To the elders among you, I appeal as a fellow elder and a witness of Christ’s sufferings who also will share in the glory to be revealed: Be shepherds of God’s flock that is under your care, watching over them…(1 Peter 5:1,2).
In the gospels, Peter is often portrayed as a tough, sometimes impetuous, leader of men. If you needed protection; if you wanted to beef up your personal security; if, in a tense environment, you anticipated things getting rough, then Peter was the guy you wanted in your corner.
Among the early apostles, Peter was regarded among the churches as a super-apostle. The advantage he had over the Apostle Paul, was that during the 3-year ministry of Jesus, Peter had been one of His closest earthly friends.
And yet like most of us, Peter was multi-dimensional. R.C. Sproul calls him “a thundering paradox of a man”.
He was one of the three that the Lord Jesus most depended on for intercessory prayer while in the Garden of Gethsemane – and yet he struggled time and again with drowsiness in the face of certain, imminent peril.
He was the only one to attack – however misguided his swordplay – when Jesus was about to be arrested; but within a few hours, he had denied his Lord three times, even in response to questioning by a child.
I suspect the memory of that night, and of his less-than-stellar performance when His Lord was experiencing those excruciating hours of weighty, overbearing spiritual, physical, and psychological tyranny, was a burden he bore daily for the rest of his life. It was likely a primary source of the big fisherman’s humility.
Peter was one of the most privileged characters in all the Bible, having witnessed first-hand the Sermon on the Mount, the Transfiguration, multiple healings, and the Resurrection.
And when he was martyred under Nero in the mid-60s – crucified upside down – the 1st century church lost a colossal spiritual figure.
He is portrayed in the gospels as a natural and sometimes brash, leader. And yet his description of the work of local church elders shows sensitivity and a deep well of spiritual maturity and experience.
Notice that rather than pulling apostolic rank as he was entitled, Peter appeals rather as a fellow elder. The ESV translates v.1: “So I exhort the elders among you, as a fellow elder and a witness of the sufferings of Christ”.
Then the Apostle builds on his instructions to elders with this exhortation:“shepherd the flock of God that is among you, exercising oversight (the NKJV uses the term “overseers”), not under compulsion, but willingly, as God would have you…” (v.2, ESV).
In these 2 verses, Peter has used 3 common Greek terms that help define the role and job description of spiritual leaders in the local church:
- elder (Gk presbuteros) in v.1 – someone older, wiser, experienced.
- shepherd/pastor (Gk poimaino) in v.2 – a shepherd who feeds, protects, leads.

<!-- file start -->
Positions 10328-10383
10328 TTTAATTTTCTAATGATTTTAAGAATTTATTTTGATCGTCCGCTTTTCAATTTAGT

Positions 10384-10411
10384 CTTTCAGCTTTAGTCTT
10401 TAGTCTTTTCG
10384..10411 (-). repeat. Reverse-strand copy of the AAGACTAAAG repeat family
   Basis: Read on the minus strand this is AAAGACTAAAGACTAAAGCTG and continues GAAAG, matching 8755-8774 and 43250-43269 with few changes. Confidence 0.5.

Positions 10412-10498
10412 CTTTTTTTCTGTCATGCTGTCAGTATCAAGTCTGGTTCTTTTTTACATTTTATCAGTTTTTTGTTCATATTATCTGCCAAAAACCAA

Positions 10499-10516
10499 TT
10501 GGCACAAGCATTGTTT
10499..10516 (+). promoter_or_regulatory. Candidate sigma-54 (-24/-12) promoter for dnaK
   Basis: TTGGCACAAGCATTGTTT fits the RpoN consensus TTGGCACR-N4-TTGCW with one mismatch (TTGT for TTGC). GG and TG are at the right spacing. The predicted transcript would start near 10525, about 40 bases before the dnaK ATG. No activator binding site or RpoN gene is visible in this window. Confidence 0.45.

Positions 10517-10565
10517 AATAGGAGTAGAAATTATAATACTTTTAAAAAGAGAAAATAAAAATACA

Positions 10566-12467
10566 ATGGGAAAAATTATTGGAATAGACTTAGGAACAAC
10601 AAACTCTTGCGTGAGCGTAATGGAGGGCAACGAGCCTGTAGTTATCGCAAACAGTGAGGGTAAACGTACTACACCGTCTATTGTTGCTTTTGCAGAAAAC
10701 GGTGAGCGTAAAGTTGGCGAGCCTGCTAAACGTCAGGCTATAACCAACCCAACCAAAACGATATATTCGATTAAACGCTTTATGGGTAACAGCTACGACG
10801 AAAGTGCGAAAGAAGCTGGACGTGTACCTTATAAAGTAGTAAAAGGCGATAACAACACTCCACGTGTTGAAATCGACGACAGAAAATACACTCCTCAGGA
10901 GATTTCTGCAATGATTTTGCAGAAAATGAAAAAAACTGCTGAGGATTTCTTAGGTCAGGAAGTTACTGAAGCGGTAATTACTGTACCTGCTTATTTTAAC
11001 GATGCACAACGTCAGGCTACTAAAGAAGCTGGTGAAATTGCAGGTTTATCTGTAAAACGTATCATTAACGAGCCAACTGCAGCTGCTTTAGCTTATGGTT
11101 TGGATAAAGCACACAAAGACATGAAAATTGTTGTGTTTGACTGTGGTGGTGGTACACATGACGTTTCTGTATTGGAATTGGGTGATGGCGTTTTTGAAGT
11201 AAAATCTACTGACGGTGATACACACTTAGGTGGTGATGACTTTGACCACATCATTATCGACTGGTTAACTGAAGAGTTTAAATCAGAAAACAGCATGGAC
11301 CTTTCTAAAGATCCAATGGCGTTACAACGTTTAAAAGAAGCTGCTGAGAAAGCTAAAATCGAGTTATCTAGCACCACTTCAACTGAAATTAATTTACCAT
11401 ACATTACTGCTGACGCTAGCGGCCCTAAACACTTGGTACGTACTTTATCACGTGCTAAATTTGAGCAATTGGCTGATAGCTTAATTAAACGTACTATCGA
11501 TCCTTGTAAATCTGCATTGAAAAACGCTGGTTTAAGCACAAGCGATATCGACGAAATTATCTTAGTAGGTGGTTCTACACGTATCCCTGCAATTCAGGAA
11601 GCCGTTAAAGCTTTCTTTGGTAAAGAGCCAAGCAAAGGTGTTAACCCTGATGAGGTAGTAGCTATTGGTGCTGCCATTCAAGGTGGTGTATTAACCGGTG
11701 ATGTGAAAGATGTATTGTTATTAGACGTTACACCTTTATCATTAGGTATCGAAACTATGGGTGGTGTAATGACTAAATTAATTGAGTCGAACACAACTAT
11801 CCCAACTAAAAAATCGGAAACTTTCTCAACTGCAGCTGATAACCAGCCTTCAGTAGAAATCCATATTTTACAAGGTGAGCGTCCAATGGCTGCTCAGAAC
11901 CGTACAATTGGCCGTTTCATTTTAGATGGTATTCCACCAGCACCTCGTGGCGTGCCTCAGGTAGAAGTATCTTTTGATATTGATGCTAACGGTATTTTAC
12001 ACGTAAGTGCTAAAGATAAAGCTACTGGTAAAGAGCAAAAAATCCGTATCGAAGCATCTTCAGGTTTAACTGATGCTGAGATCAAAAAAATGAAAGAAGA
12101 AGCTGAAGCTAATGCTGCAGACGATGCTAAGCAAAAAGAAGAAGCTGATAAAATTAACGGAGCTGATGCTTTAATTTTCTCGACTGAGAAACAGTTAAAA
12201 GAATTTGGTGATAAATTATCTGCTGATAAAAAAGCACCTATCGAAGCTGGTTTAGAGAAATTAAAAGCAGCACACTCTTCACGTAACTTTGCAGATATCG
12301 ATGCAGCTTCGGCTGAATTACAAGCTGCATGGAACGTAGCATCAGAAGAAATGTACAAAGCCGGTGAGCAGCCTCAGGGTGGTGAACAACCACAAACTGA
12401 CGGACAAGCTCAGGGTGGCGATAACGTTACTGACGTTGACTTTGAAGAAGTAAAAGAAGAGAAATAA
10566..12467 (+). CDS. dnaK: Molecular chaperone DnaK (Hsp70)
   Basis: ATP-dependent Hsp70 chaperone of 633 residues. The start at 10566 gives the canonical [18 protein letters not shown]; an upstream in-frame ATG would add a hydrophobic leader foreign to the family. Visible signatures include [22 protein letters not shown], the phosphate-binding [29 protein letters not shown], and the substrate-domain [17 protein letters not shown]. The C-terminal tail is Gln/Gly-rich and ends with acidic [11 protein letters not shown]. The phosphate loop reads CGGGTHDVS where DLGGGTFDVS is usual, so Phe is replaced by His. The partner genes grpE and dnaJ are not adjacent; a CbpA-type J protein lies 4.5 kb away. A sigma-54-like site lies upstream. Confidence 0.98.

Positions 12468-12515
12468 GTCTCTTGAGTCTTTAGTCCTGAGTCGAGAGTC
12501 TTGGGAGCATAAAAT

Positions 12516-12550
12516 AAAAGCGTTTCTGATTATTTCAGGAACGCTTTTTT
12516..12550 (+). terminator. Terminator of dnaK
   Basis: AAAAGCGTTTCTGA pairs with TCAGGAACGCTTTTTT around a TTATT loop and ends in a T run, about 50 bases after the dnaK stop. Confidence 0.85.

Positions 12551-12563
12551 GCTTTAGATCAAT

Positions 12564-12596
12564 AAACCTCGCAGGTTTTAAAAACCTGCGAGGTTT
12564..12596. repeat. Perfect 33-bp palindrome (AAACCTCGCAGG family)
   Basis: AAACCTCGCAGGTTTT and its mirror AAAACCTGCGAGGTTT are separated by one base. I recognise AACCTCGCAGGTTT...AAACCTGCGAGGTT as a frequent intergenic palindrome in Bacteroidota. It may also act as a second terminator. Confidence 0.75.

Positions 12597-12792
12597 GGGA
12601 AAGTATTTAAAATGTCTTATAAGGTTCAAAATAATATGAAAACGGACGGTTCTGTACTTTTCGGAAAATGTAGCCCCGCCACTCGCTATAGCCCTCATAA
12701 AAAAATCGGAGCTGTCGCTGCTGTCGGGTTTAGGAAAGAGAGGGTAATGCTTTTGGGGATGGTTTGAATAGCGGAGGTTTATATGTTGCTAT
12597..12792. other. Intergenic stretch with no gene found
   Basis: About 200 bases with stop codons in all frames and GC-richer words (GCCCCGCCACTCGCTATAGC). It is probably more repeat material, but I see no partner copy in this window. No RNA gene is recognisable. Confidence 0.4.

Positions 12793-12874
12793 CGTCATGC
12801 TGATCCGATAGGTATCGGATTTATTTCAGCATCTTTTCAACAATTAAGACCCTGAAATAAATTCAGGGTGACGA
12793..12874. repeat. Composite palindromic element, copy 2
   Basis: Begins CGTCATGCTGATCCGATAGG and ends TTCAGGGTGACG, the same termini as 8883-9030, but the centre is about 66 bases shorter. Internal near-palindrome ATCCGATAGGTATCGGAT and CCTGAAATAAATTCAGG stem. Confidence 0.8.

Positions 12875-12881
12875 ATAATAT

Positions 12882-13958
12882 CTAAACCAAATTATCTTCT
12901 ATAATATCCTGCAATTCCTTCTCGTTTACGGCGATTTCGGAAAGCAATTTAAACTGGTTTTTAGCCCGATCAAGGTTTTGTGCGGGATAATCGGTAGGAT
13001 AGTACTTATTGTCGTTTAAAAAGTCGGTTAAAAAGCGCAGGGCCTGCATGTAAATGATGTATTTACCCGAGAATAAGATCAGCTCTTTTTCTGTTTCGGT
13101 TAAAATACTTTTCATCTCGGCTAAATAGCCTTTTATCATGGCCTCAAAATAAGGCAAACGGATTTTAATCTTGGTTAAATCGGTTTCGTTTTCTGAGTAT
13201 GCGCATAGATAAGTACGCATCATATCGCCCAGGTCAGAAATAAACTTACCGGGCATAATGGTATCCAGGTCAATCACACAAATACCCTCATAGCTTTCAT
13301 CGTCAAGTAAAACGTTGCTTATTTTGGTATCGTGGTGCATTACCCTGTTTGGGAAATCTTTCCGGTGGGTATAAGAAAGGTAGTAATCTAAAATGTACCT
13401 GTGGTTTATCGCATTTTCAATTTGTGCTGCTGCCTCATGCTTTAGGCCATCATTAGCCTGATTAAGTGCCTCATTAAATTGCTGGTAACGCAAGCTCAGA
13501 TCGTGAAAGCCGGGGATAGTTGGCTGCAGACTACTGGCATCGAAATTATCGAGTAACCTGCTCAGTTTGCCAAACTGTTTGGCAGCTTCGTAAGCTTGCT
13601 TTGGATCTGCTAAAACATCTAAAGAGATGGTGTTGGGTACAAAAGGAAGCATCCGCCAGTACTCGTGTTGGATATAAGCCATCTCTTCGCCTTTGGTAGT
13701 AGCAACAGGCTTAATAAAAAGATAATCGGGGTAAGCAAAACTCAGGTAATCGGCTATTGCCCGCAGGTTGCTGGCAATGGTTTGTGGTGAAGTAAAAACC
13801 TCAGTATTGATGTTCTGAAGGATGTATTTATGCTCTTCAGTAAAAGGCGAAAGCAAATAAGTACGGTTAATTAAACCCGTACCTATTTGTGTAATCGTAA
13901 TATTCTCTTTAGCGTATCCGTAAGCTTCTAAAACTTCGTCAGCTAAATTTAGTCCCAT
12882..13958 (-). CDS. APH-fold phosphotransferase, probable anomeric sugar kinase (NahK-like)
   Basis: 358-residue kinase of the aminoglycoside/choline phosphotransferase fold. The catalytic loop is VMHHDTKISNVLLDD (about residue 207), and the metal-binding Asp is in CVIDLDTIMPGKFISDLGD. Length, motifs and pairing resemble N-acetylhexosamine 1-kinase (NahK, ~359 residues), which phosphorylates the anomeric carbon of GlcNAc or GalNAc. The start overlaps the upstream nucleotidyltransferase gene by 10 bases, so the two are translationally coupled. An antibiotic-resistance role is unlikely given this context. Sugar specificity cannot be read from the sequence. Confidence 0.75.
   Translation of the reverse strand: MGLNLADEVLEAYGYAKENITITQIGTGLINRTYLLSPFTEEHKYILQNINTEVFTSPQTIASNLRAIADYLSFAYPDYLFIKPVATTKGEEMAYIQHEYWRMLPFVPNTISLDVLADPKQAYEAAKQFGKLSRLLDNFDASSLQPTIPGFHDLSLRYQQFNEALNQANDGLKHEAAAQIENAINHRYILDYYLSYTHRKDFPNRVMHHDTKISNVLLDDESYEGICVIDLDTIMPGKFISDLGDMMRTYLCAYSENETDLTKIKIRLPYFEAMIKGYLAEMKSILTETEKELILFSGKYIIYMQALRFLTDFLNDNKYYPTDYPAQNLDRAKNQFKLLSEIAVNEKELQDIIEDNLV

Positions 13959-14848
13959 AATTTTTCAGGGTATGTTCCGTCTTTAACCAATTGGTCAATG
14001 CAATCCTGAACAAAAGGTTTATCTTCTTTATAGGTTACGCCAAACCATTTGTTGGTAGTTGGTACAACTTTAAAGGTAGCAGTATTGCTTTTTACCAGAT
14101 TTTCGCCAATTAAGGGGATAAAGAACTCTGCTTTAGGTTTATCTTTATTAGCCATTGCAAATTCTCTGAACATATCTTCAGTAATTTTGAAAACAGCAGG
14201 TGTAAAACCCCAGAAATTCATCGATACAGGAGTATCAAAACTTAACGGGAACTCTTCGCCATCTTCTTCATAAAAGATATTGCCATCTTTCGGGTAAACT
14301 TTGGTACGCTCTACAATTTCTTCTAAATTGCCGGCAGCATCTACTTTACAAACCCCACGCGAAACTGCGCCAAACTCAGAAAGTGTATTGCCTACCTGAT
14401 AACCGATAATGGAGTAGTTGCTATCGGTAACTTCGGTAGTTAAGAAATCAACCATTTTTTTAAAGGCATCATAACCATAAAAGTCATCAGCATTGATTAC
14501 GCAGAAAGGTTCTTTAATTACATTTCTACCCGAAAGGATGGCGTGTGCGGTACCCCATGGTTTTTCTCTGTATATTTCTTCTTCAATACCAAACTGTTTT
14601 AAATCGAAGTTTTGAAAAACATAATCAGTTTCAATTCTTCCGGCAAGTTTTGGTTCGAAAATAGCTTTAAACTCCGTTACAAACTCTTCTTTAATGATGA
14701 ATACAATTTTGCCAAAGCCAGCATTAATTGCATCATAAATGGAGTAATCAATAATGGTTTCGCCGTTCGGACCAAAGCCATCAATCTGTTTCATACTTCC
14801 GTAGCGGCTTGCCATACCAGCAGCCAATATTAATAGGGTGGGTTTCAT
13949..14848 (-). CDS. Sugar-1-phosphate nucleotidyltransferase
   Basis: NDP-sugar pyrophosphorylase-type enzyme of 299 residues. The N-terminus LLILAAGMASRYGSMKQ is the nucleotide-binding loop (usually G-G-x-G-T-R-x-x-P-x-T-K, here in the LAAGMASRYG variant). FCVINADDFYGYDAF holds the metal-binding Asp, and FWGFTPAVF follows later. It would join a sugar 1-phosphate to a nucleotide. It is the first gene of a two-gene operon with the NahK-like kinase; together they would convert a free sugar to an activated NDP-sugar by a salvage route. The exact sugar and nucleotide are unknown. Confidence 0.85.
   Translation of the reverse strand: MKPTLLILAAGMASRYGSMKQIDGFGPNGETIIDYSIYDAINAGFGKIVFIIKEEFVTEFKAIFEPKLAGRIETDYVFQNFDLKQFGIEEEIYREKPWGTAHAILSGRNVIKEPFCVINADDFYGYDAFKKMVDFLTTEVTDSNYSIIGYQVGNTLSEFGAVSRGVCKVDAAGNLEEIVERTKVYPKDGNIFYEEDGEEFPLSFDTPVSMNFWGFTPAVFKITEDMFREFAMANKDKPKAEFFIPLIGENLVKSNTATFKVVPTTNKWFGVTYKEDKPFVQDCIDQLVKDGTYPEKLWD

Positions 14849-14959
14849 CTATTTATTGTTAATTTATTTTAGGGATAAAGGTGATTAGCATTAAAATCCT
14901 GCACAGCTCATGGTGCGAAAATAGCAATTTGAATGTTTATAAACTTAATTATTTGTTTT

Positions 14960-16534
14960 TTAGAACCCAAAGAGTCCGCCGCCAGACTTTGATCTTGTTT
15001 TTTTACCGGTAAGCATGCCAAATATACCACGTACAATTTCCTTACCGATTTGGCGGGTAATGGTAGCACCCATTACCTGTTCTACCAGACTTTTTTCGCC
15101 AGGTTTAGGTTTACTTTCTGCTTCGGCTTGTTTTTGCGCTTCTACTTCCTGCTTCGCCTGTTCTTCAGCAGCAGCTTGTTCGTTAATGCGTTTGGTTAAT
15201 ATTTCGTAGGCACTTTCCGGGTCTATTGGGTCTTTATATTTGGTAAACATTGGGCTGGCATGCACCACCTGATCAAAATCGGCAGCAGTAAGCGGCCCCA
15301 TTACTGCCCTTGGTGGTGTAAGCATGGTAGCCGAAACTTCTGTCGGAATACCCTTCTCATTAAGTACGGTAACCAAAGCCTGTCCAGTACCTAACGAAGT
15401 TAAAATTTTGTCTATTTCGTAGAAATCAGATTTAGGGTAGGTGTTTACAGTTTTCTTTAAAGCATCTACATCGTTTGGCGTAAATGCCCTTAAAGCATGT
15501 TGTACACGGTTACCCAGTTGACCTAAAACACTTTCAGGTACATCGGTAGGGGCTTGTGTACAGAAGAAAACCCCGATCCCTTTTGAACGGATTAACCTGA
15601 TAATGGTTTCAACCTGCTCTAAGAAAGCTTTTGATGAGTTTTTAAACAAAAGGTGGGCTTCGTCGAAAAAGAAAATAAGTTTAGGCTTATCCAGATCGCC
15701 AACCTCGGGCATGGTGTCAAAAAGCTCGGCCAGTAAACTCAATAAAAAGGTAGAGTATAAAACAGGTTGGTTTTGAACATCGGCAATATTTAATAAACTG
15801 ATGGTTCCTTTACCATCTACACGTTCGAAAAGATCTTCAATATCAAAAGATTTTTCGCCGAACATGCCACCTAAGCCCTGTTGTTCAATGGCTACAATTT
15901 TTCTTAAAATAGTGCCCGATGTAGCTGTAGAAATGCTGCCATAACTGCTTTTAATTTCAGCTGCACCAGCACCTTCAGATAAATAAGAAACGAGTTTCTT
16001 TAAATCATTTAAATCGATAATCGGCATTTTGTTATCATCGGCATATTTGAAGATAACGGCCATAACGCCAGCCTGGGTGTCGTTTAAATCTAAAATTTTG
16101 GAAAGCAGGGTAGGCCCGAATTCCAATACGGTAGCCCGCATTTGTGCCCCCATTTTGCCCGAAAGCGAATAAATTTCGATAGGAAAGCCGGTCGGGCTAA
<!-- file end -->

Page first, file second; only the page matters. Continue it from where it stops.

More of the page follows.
- overseer, or bishop in the KJV (Gk episkopeo) also in v.2 – a supervisor; often used in a military context of a general inspecting his troops to ensure they are properly resourced and battle-ready.
Peter uses a phrase in verse 1 that is not to be missed: “the elders among you”. This wording reminds us of the principle of leadership plurality which seems to be the norm among New Testament churches – multiple elders functioning together to provide direction and guidance.
And it draws attention to the positioning of the elders among the flock – and leading from within, not installed above and ruling over the flock of God’s people in the local church.
Peter continues in verse 3:“not domineering over those in your charge, but being examples to the flock”.
The concept here is what is often called “servant leadership”, a term that has been in vogue among management gurus since the term was coined over 60 years ago.
The concept is demonstrated by one who serves others by leading them; or, who leads by serving. However, leaders must also possess the strength to warn, to confront sin, and to make unpopular decisions.
The ultimate example of servant-leadership is the Lord Jesus.
And when the chief Shepherd appears, you will receive the unfading crown of glory (v.4). Peter here reminds every local elder that he is only an under-shepherd. The sheep belong to Christ; He is the One who died for them, and whose eternal possession they are.
Takeaway: I’m convinced the New Testament assumes every believer is a part of a local Body; that is the context in which their spiritual gifts are to serve others. The current trend of “free agent Christians” who connect in multiple churches, really connect in none – at least as the depth of that connection is defined in the Scriptures.
And when in fellowship in a local Body, every believer is to be protected from false teaching, to receive biblical feeding, and to experience an environment conducive to spiritual health.
That’s the explicit desire of the Good Shepherd as He delegates to under-shepherds: local church elders who labour at spiritual oversight, and the proclamation of the Gospel of Christ.